Members of Congress should think hard before trying to resolve conflicts over the Affordable Care Act by letting each state set its own group health rules.
Vanessa Scott, a benefits lawyer, makes that case in a new commentary on the idea that policymakers should be working to strengthen health benefits law uniformity, not weaken it.
Drafters of one of the major pieces of legislation that now shape the U.S. benefits market, the Employee Retirement Income Security Act of 1974, or ERISA, tried to hold down employer health and retirement plan costs by exempting self-funded, multi-state plans from state benefits rules.
“Health care reform is clearly needed, but it should not disrupt the uniform administration of ERISA on a nationwide basis through mandates or other requirements, nor should it prioritize flexibility over preemption,” Scott writes in the paper, which was distributed by the American Health Policy Institute.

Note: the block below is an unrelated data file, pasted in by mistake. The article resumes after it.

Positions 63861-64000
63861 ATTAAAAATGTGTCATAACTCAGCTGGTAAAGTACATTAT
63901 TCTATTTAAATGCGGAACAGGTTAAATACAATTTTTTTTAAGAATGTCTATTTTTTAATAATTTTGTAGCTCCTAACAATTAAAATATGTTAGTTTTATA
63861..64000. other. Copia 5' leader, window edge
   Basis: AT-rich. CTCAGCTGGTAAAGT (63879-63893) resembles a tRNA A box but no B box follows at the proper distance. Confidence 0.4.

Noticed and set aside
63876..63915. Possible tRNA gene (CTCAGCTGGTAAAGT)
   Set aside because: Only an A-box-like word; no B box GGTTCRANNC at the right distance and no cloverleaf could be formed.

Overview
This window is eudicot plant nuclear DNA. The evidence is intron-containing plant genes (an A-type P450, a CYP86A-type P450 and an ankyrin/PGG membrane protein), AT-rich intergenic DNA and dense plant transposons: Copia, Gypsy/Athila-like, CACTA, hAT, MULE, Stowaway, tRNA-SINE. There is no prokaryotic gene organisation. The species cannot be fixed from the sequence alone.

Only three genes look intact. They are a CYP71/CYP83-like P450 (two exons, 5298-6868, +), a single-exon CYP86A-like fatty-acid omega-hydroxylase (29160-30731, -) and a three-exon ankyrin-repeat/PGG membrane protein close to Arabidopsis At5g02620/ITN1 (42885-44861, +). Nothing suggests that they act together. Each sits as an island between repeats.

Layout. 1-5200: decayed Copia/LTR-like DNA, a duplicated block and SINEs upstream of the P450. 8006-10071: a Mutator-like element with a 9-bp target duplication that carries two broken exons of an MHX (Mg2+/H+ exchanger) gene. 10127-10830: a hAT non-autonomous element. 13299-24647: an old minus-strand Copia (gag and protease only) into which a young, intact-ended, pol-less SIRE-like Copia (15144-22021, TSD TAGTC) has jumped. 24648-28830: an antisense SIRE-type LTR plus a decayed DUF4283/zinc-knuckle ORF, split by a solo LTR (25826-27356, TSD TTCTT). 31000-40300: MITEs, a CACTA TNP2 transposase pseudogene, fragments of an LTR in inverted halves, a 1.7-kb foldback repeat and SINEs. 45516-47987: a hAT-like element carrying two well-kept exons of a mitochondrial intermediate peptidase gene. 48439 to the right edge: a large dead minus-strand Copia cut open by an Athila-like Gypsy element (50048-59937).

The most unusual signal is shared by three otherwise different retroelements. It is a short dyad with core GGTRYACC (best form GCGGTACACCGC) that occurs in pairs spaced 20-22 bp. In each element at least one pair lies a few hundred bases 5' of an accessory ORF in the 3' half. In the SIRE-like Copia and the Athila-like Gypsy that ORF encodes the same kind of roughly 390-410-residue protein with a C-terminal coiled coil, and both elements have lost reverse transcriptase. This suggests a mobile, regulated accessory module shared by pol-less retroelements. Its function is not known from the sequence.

ERISA uniformity plays a vital role in helping employers to offer uniform benefits to employees on their dependents at a relatively low cost, Scott writes.
American Health Policy Institute
Tevi Troy, the executive director of the Washington-based institute, and Mark Wilson, the chief economist, held high-level insurance and benefits regulation posts in the administration of former President George W. Bush.